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Introduction to Transformers

Posted By Stephen J. Vidal , Friday, July 01, 2011
Updated: Friday, December 21, 2012

A transformer is an electromagnetic device without any moving parts that allows for changes in voltage, current, and impedance. The goal of an ac power network is to generate a voltage on the generation side, step up the voltage for long distance transmission on the transmission side, and then step down the voltage for distribution to the load on the distribution side. Let’s look at an example. We want to be able to transmit 1kVA (kilo volt-ampere) to a given load. We can model this scenario a few ways as shown below:

1000 V and 1 A equals 1 kVA

1 V and 1000 A equals 1 kVA

500 V and 2 A equals 1 kVA

5 V and 200 A equals 1 kVA

The question becomes which is the most efficient and practical way to transmit 1kVA to the load. The answer is high voltage and low current. The transformer allows for this to happen. Before we get into transformer theory, we should talk a little bit about power.


Photo 1. Utility substation


Photo 2. Utility substation

In ac circuit theory the three types of power we are interested in are real power, apparent power, and complex power. Real or true power P is expressed in watts. Apparent power S is expressed in VA (volt-amperes). Complex or reactive power Q is expressed in VAR (volt-amperes reactive). A very useful graphical tool known as the power triangle is shown in figure 1. The power triangle illustrates the relationship between the three types of power. Another term you will encounter is power factor. Power factor is the ratio between real power P and apparent power S. It is also the cosine of the angle theta as illustrated in the power triangle. Power factor is usually expressed as either a decimal or as a percentage. Loads will usually be designated in the following ways:

Resistive Load – unity power factor or 100% power factor

Inductive Load – 85% power factor lagging or .85 power factor lagging

Capacitive Load – 85% power factor leading or .85 power factor leading


Photo 3. High voltage transmission

A review of trigonometry is in order because we will need to understand sine, cosine, and tangent functions to properly utilize the power triangle. The sine of the angle theta in the power triangle is the opposite side divided by the hypotenuse. The cosine of the angle theta in the power triangle is the adjacent side divided by the hypotenuse. The tangent of the angle theta in the power triangle is the opposite side divided by the adjacent side. Figure 2 illustrates a standard right triangle with hypotenuse, adjacent side, opposite side, and the angle theta labeled. An easy way to remember the trigonometric relationship between sides in a right triangle such as the power triangle is to recall a memory device known as the Native American Chief "SOHCAHTOA.” SOH is a way to remember the sine function. The S refers to sine, the O refers to the opposite side, and the H refers to the hypotenuse. CAH is a way to remember the cosine function. The C refers to cosine, the A refers to the adjacent side, and the H refers to the hypotenuse. TOA is a way to remember the tangent function. The T refers to tangent, the O refers to the opposite side, and the A refers to the adjacent side.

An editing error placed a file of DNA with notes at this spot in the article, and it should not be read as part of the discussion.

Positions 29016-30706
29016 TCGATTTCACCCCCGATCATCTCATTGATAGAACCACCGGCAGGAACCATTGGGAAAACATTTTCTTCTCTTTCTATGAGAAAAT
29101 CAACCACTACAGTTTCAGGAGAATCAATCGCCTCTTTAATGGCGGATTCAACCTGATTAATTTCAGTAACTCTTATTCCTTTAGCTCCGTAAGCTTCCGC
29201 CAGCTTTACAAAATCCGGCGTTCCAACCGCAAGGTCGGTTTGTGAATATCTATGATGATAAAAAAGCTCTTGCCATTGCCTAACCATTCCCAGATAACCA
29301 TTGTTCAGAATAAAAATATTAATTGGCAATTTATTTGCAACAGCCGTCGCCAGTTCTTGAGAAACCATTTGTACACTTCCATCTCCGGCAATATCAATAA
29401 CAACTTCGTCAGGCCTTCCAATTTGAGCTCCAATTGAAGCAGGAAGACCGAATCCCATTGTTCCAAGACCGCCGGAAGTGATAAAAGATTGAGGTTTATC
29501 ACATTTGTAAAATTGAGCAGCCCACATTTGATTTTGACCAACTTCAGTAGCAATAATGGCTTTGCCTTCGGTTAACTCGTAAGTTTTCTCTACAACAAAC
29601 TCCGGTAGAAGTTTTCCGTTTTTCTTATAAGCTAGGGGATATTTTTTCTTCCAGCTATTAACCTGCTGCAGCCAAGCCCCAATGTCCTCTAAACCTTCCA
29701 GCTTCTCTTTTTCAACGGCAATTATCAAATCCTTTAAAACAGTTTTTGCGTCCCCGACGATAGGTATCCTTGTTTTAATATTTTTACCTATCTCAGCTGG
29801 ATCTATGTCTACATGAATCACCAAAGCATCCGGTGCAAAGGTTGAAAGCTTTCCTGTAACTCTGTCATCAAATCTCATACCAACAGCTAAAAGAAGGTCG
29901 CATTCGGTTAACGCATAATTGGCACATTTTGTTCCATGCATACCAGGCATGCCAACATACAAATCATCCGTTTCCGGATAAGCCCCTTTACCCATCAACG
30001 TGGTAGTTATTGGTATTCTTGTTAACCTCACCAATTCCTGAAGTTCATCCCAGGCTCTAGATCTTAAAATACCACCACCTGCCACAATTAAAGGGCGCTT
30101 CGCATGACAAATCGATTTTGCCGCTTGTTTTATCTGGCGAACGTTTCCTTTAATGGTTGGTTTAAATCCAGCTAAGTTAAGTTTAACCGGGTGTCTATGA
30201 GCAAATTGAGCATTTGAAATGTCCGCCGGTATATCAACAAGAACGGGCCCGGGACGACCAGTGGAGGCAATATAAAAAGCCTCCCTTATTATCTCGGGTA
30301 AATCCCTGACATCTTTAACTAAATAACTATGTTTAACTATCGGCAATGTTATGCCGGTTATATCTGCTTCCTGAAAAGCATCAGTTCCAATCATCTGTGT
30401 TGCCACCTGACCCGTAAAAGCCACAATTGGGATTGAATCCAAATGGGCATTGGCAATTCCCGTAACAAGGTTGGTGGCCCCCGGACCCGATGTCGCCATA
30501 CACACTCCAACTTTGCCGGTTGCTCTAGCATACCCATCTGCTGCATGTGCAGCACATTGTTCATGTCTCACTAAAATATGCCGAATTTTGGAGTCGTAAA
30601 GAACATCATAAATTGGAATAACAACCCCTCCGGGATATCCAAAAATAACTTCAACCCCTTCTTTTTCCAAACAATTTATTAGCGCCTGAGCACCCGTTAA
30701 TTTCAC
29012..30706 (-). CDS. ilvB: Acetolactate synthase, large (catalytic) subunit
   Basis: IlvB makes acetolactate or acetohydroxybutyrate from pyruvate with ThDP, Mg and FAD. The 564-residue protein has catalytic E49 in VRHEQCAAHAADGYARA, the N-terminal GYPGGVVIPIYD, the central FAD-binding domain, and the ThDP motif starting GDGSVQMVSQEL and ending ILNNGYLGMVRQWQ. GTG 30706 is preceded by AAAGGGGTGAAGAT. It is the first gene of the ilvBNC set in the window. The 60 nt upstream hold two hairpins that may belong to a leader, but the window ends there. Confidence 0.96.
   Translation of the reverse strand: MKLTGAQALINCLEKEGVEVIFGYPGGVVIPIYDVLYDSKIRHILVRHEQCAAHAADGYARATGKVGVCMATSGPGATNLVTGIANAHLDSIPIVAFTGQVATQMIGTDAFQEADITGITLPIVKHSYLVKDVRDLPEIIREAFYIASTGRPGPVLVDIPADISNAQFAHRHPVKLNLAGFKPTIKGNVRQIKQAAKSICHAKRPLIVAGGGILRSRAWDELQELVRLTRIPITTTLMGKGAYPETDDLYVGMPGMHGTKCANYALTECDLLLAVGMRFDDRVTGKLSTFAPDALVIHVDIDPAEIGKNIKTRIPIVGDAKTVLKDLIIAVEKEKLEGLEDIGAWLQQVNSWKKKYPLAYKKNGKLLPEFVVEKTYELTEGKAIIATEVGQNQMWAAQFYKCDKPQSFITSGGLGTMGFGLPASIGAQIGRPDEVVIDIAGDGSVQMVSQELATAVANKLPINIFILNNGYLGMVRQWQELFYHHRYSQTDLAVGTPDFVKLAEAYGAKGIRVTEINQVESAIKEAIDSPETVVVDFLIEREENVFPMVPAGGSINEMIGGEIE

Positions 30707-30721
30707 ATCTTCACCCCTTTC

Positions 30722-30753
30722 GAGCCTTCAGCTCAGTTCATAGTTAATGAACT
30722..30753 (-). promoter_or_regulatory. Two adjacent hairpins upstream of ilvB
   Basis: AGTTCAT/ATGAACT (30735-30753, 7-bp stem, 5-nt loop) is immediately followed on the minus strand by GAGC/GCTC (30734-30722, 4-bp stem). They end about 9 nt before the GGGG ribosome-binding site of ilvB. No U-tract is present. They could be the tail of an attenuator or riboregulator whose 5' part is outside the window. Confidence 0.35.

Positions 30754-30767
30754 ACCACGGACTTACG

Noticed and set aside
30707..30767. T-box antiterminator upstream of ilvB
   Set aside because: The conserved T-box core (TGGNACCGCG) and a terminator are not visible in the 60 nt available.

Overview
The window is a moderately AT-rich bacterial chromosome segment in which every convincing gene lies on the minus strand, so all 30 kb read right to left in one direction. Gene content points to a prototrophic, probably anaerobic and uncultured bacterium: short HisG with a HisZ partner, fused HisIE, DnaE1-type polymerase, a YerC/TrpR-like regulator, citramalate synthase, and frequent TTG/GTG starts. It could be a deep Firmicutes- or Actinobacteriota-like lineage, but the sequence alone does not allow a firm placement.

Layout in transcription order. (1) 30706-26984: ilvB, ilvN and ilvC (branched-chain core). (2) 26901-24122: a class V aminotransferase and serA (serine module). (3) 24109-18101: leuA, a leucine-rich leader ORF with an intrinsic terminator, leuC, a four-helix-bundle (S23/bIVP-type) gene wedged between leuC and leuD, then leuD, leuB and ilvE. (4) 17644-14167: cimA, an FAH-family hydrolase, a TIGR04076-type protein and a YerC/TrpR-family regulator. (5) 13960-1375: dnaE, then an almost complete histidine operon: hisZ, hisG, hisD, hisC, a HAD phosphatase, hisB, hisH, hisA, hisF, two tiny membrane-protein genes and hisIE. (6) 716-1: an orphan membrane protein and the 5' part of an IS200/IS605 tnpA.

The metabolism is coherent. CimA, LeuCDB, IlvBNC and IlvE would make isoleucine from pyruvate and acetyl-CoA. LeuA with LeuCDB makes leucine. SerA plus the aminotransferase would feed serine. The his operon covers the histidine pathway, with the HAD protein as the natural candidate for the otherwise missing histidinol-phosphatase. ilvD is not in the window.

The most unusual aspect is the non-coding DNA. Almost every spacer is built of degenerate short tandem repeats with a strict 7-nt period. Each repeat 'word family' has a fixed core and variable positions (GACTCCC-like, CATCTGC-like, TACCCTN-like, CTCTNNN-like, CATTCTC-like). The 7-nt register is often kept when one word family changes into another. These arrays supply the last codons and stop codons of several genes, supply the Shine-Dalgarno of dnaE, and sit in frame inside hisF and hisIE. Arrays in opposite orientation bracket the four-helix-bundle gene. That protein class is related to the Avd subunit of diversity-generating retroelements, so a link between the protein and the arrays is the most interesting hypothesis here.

Figure 1. Power Triangle


Figure 2. Standard Right Triangle


Figure 3. Transformer Equivalent Circuit


Figure 4. The Ideal Transformer


Figure 5. Ideal Transformer Equations

The equivalent circuit for an actual transformer is shown in figure 3. R1 represents the resistance of the primary winding. R2 represents the resistance of the secondary winding. X1 represents the leakage reactance of the primary winding. X2 represents the leakage reactance of the secondary winding. The core losses are represented by Rc the resistance of the core. The mutual flux of the core is represented by Xm the magnetizing reactance of the core. Sometimes this circuit is simplified by referring the secondary side to the primary, or by referring the primary side to the secondary.

For our purposes it is best to use the ideal transformer as the model. The ideal transformer is represented in figure 4. The ideal transformer assumes a perfectly efficient device with no losses. Therefore calculations become very much simplified as all you need to remember is kVA in equals kVA out. The ideal transformer allows us to easily solve for voltages and currents using Ohm’s law or any of the power equations. Figure 5 lists some common equations for the ideal transformer.

Transformers are available in single-phase and three-phase varieties. Single-phase transformers can be conventional two winding units, or they can be autotransformer connected. Three-phase transformers are available as wye- or delta-connected units depending on the application. Lastly, it is important to understand core transformer principles. In a step-up transformer, the voltage and impedance from primary to secondary is stepped up, while the current is stepped down. In a step-down transformer, the voltage and impedance from primary to secondary is stepped down, while the current is stepped up.


Read more by Stephen J. Vidal

Tags:  Featured  July-August 2011 

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